We a land without a people. We skeletal
olive trees, oranges with sunken
cheeks, we mundane and metal
netting prostrating the streets, we ancestral
deeds and keys welded shut, we car honks when
they pass their tests, for the brides, for
the births, for the funerals. They set 2am
fires for us to lick, and drive away with
They cannot be fathers anyway.
We biblical, we descendants
of Galil, we mouth full of half-languages
and sumac gaps, we sacrament with
more holy than any of us ever wanted.
We nothing but other sides, and truth finds
another way to sterilise us. We wait for hours
in our underwear. They make bets
on who will be the difficult ones.
This is the sidewalk where they
shot her, insides clapped out like hot
coals and our confessions, coaxing us to
watch, to film their Sunday
we are archived again.
The official story is a shiv crowned
her palm like rosary beads, there will be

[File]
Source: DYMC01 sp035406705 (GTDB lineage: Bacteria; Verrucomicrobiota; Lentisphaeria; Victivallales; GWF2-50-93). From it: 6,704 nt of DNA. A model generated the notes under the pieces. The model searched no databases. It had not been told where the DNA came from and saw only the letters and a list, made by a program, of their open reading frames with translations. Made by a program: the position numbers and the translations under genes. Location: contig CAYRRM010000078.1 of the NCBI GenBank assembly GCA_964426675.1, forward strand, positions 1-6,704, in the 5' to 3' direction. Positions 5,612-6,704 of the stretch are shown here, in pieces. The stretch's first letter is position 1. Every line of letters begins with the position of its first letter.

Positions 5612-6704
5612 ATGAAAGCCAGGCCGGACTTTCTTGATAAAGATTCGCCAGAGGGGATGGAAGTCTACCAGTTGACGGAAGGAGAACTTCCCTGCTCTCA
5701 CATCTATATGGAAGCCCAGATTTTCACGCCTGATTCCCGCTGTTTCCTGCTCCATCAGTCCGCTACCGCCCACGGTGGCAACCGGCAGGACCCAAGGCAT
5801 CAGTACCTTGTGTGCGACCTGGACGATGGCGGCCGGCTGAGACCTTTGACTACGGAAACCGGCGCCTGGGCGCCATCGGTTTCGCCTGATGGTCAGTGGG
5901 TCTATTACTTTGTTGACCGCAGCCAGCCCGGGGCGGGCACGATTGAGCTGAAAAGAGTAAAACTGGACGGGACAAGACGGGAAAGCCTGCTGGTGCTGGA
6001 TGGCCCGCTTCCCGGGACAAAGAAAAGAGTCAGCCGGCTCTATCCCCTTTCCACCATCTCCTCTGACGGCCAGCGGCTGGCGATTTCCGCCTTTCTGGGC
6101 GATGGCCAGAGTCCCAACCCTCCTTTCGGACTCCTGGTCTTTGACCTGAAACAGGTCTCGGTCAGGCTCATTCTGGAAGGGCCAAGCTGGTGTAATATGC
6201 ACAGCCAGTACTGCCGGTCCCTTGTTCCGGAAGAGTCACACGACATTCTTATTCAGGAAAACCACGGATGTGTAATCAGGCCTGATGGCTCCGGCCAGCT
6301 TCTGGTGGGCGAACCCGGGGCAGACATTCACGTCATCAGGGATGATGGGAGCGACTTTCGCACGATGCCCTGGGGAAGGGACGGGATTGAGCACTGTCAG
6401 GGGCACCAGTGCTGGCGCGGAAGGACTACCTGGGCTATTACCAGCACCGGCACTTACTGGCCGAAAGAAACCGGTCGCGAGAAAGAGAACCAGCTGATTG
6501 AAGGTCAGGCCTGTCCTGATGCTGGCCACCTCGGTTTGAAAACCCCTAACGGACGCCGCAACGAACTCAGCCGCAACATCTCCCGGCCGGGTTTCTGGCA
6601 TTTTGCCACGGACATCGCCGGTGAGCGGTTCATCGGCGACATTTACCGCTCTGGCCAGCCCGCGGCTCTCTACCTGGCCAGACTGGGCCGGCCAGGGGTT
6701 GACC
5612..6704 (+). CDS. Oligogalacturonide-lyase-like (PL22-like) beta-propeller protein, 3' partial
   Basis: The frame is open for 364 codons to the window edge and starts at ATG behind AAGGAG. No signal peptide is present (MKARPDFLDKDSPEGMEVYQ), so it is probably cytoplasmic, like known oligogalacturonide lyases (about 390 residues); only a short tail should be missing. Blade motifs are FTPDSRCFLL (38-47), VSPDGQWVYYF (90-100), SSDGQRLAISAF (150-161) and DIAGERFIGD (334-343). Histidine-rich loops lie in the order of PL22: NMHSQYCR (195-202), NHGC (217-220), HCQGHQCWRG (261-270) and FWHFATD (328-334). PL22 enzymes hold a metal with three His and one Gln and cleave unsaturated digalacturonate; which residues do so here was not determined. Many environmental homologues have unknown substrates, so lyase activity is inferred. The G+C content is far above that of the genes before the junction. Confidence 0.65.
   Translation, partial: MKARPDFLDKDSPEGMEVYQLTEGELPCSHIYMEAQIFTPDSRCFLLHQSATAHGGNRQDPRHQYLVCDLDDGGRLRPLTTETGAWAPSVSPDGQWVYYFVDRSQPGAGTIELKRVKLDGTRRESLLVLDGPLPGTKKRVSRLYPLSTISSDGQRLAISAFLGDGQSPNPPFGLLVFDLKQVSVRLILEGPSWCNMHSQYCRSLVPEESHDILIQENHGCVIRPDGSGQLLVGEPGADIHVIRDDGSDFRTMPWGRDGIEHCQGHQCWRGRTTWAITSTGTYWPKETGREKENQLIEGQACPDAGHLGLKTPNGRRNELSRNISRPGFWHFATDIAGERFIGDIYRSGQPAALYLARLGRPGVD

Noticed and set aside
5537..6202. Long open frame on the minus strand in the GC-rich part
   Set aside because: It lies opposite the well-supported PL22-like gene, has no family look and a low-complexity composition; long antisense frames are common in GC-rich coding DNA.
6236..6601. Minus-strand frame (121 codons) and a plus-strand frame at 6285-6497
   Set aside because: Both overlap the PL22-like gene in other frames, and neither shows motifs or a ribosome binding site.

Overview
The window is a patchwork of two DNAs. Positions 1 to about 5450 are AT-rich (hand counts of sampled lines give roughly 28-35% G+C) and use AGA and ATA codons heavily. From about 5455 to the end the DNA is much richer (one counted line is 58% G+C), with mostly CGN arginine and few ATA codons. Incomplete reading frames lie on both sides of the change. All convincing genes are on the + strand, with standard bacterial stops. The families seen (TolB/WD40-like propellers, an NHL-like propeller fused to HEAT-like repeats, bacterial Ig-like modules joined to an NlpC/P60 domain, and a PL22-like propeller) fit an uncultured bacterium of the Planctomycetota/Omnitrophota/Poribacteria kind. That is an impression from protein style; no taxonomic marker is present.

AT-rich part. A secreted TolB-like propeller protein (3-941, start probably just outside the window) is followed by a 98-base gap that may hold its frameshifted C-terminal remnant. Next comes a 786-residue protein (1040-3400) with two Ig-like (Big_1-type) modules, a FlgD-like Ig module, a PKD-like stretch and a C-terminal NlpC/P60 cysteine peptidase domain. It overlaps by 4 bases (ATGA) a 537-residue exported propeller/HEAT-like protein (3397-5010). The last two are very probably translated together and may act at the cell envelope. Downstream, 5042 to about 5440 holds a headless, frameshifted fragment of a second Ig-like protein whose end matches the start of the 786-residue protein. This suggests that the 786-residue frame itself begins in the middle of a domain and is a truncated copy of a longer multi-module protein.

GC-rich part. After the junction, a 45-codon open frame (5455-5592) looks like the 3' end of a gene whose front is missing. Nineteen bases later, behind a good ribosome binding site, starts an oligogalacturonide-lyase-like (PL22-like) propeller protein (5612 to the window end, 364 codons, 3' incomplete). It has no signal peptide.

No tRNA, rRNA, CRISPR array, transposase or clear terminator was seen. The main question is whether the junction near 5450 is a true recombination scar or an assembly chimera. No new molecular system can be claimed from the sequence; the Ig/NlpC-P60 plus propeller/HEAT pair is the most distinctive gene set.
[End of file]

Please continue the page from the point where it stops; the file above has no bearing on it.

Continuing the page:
no burial rites, our daughters and sons
are often the shape of beasts, we
turpentine and turbulent grief.
The world hails it peace plan.
Today that 21-year-old conscript
brings a different God to each obscenity.
There is a God for obscenities
like this. The occupiers decide
not to convict, they say they are pleased,
“Soldier was doing his job. Your videos
show this, too.”
W-Allahi*, the neighbours swear they
heard her cry, “I am growing
a new Palestinian body.”
Let’s drag her body through five
decades of colonial scaffolding, they need us
to remember, we spectacle, we quiet
the dead and marinate
the Street of Martyrs
with its namesake. This is how
to keep it ours. What are we
but a eulogy for our children.
I, chequered black and white cloth
cradling my eyelids, they spearlike
spines, cock guns when
they see me, they hiss
“whore” and spit, we fingers
pulled off and split. On garbage
day, their trash and piss
staccato over us. Mama says,
“This is the only way they
want to know Arabs.”
There is no good reason
to end apartheid, we won’t
let them in our buses, our souks, our
schools, our factories, our
theatres, our sermons.
Who else built everything in this country.
Baba is a pulpit of rage, his legs
pretzeled tight from
the state’s raping, soon we will
beat them senseless, eat at their rind.
We loss and loss.
We metastasising over this city like an infection.
bil 3arabi: 6 poems by Sara Saleh
By Sara M Saleh | 5 December 2019
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